New Year’s weekend rolled around and it was finally time to move into my school-appointed apartment. At last! Tim had been a wonderful host, but living out of two suitcases got old really fast. What should have been a smooth transition quickly proved to be a huge mess, in more ways than one.  My contract replaces that of RJ Teacher (everyone is a teacher here, even the accountant and the janitor), meaning that I take over his classes and his apartment. Basically, I come and he goes. Well, he went alright… without leaving me any information on his classes, and (dun dun duuun) without a key to the apartment. Jump to: Me standing on the landing with all my things and no way to get in. I’ll spare you the details of that day, except to say that it just kept getting worse and worse. When I finally did open the door a few hours later, it was to a scene out of a horror movie. RJ had basically just packed the things he wanted and left everything else. Cigarette butts, spilled cat food, dark dried stains on the floor, piles of stained bedding… despite the custom of not wearing shoes indoors I ended up throwing out the first two pairs of socks I wore inside.

Luckily this was on the Saturday of a four day New Year’s weekend. Translate: plenty of time to get on my knees and start scrubbing, but what a way to spend a holiday! With a faucet-like head cold to top it off, the whole scene was a nightmare.

 

Around five in the evening of my second day of cleaning I hear a knock on my door. I lay the scrub brush on the floor of the bathroom, hastily wipe my nose on the nearest piece of tissue and try to pull the dish gloves off my hands enough to be able to open the front door. My neighbor and co-teacher Jennifer is there, eyes straining past me into the apartment, searching for confirmation of the rumor that RJ had left the place a mess. Her eyebrows go high and stay there when she sees me; I must look pretty insane after two days of intense cleaning, nose-running and general fuming.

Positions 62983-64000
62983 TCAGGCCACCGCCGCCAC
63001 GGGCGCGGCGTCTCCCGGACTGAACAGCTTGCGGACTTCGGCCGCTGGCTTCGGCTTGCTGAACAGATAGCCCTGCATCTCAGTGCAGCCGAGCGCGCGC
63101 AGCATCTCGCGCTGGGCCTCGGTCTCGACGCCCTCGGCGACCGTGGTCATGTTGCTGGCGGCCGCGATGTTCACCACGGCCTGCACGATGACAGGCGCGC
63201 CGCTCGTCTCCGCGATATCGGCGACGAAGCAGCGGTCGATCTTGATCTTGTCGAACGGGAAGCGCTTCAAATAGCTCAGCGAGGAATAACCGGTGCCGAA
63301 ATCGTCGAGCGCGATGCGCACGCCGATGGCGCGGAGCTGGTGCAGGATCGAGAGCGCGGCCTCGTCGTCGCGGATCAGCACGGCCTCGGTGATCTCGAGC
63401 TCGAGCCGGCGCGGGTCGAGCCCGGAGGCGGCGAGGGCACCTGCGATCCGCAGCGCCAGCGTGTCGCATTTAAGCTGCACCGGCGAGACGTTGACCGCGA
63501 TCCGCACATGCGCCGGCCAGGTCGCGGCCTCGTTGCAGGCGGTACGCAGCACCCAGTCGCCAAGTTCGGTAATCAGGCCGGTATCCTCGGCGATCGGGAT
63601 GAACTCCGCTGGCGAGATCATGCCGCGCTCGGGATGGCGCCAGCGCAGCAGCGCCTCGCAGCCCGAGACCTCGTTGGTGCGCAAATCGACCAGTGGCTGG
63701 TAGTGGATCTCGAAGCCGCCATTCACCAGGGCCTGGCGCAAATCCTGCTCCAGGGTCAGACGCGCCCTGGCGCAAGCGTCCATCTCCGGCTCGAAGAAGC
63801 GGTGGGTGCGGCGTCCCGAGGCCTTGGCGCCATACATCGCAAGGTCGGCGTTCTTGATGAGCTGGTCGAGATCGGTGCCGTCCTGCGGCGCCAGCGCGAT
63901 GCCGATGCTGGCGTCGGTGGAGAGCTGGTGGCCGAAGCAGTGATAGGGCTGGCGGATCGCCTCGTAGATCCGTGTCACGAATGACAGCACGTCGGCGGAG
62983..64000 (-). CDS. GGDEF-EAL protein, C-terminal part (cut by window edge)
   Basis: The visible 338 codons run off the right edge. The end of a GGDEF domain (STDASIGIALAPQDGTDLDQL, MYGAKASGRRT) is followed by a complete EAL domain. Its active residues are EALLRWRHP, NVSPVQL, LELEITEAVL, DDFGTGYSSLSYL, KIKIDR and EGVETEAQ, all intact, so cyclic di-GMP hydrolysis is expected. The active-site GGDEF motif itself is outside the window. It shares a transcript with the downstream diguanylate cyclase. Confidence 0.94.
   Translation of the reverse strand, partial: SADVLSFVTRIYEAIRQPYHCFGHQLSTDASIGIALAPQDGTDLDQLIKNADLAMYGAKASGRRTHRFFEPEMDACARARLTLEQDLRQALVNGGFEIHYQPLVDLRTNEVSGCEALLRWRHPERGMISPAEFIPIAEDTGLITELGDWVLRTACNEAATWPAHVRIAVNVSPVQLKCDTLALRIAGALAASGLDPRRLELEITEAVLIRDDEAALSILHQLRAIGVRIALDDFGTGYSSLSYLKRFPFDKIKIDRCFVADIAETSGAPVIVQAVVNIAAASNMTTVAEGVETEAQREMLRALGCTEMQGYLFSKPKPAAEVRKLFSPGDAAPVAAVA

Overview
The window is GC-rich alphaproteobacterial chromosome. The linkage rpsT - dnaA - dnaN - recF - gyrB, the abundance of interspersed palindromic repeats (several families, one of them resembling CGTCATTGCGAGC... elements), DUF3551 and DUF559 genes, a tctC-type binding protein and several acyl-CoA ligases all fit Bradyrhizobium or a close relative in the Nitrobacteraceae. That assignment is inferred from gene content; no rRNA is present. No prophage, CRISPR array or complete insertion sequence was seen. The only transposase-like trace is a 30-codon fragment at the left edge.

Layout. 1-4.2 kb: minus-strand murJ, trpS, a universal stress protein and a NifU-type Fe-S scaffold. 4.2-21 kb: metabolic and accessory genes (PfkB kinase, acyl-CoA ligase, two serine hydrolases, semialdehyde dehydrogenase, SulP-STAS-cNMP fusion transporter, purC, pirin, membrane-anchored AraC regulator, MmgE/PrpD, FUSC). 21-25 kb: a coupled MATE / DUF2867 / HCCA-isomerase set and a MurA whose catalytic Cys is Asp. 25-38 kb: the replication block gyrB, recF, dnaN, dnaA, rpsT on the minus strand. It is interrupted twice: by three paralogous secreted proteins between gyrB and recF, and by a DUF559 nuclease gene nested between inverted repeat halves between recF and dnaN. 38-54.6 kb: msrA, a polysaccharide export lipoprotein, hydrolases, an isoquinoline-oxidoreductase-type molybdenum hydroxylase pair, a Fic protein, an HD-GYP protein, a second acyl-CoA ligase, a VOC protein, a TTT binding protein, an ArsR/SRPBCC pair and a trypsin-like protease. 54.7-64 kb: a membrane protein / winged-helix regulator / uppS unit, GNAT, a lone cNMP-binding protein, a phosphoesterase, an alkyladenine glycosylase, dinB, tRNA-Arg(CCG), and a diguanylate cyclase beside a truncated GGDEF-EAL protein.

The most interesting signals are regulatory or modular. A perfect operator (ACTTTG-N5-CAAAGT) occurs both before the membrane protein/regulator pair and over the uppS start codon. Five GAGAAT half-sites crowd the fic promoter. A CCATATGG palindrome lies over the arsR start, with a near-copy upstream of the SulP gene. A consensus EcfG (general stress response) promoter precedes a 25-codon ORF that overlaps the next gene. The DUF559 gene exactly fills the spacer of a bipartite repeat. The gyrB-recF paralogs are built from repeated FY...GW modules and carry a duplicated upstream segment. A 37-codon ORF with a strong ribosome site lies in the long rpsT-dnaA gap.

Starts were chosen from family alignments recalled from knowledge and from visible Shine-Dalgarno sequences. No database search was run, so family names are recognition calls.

Jen had heard that I was interested in learning Korean cooking, and is here to invite me to another co-teacher’s house to make kimchi jjigae. My savior! A break is exactly what I need, not to mention some spicy Korean soup to clear my sinuses. I literally can not get out the door fast enough to meet John Stephen and Jen at the market for supplies.

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Now when I say market, I mean the grocery store in the subway station. I know. Apparently there are many other markets and grocery stores in Seoul, but I have yet to go to them as this one is the most convenient. It’s your basic small grocery store, stocking everything from cleaning supplies to snacks, to a small selection of alcohol and some meat and very expensive produce. That is definitely one thing to note: produce is the most expensive food group here by far. And the selection is slim to none, mostly onions and sweet potatoes, with some imported tomatoes and peppers. Lettuce is nearly impossible to find, and ridiculously expensive when you do. So much for salad.

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When they don’t have exactly what we want, John Stephen suggests we go to the outdoor market for the bulk items, like kimchi. We step out of the subway station, go down a main street I pass every day on my way to school, and turn right into a narrow alleyway. Suddenly we are in a different world, surrounded by late-night shoppers, stalls of salt fish, buckets full of grains, garlic, ginger, chilies, literal wooden tree stumps used as chopping blocks covered in fish scales with a cleaver slammed into the center like something out of a morbid still-life painting. Everything from the last two days of depressive scrubbing evaporates instantly. THIS is the foodie Korea I want to see! The stalls are so close together, their awnings nearly touching overhead, and each has thick sheets of plastic hung over the entrances with an overlap for a door to keep in the heat. I’m not sure if Jen and John Stephen are entertained or thrown off by my enthusiasm, maybe just surprised. The smell of ground ginger is in the bitterly cold air and I am in culinary heaven.